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Solar System Sun
Terrestrial Planet Mercury, Venus, Earth (Moon), Mars
Asteroid Belt Ceres, Vesta
Jovian Planet Jupiter, Saturn, Uranus, Neptune
Kuiper Belt Pluto, Haumea, Makemake
Scattered Disc Eris, Sedna, Planet X
Oort Cloud Etc. Scholz’s Star
Small Body Comet, Centaur, Asteroid
These are organized by a classification scheme developed exclusively for Cosma. More…
90377 Sedna is a large minor planet in the outer reaches of the Solar System that was, as of 2015, at a distance of about 86 astronomical units (1.29×1010 km; 8.0×109 mi) from the Sun, about three times as far as Neptune. Spectroscopy has revealed that Sedna’s surface composition is largely a mixture of water, methane, and nitrogen ices with tholins. Its surface is one of the reddest among Solar System objects. It is most likely a dwarf planet. Among the eight largest trans-Neptunian objects, Sedna is the only one not known to have a moon.
For most of its orbit, it is even farther from the Sun than at present, with its aphelion estimated at 937 AU (31 times Neptune’s distance), making it one of the most distant-known objects in the Solar System other than long-period comets.
Sedna has an exceptionally long and elongated orbit, taking approximately 11,400 years to complete and a distant point of closest approach to the Sun at 76 AU. These facts have led to much speculation about its origin. The Minor Planet Center currently places Sedna in the scattered disc, a group of objects sent into highly elongated orbits by the gravitational influence of Neptune. This classification has been contested because Sedna never comes close enough to Neptune to have been scattered by it, leading some astronomers to informally refer to it as the first known member of the inner Oort cloud. Others speculate that it might have been tugged into its current orbit by a passing star, perhaps one within the Sun’s birth cluster (an open cluster), or even that it was captured from another star system. Another hypothesis suggests that its orbit may be evidence for a large planet beyond the orbit of Neptune.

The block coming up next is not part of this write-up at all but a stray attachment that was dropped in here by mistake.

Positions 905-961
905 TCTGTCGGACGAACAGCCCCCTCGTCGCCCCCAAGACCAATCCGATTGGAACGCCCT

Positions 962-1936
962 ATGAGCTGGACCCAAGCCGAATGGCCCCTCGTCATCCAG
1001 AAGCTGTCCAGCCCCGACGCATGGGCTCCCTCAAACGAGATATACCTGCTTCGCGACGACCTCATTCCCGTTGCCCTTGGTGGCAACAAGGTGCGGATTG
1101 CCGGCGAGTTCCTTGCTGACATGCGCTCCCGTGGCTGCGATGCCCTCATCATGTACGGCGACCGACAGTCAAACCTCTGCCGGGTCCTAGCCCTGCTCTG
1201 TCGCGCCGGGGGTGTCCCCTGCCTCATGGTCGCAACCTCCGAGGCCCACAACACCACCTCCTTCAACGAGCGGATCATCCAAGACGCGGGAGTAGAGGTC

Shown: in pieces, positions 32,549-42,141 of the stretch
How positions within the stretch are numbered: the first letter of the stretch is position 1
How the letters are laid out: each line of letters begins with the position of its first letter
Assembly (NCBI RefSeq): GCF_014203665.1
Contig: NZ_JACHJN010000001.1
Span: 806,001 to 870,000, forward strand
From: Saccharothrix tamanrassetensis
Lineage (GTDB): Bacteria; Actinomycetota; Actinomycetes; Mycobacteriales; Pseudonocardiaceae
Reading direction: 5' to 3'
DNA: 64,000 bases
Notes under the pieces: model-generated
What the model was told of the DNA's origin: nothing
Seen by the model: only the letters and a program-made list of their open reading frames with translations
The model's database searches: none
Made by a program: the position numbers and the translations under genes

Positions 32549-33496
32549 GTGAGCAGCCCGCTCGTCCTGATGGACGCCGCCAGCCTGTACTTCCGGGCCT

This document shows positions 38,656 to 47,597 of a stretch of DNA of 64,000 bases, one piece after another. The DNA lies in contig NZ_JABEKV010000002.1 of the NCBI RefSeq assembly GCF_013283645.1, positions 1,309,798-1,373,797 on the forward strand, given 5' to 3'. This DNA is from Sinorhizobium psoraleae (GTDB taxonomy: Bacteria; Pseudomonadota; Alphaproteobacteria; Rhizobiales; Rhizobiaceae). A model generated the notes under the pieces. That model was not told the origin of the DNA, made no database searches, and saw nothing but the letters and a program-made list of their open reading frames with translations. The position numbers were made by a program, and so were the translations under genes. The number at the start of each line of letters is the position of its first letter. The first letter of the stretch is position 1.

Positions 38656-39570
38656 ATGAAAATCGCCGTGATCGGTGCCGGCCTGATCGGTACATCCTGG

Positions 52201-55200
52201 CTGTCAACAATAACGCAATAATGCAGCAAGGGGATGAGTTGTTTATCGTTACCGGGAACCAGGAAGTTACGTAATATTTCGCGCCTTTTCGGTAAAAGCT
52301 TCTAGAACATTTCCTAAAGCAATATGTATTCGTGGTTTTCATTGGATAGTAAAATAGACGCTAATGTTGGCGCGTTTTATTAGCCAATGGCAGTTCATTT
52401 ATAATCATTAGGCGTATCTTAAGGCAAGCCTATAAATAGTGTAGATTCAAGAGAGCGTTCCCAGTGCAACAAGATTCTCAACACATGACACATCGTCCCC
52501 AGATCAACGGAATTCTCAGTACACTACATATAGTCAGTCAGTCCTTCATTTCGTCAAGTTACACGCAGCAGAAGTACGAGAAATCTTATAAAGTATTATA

Astronomer Michael E. Brown, co-discoverer of Sedna and the dwarf planets Eris, Haumea, and Makemake, thinks that it is the most scientifically important trans-Neptunian object found to date, because understanding its unusual orbit is likely to yield valuable information about the origin and early evolution of the Solar System. — Wikipedia
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- Astronomers confirm orbit of most distant object...on February 10, 2021 at 7:00 pm
A team of astronomers, including associate professor Chad Trujillo of Northern Arizona University's Department of Astronomy and Planetary Science, have confirmed a planetoid that is almost four times farther from the Sun than Pluto, making it the most distant object ever observed in our solar system. The planetoid, which has been nicknamed "Farfarout," was first detected in 2018, and the team has now collected enough observations to pin down its orbit. The Minor Planet Center has now given it […]
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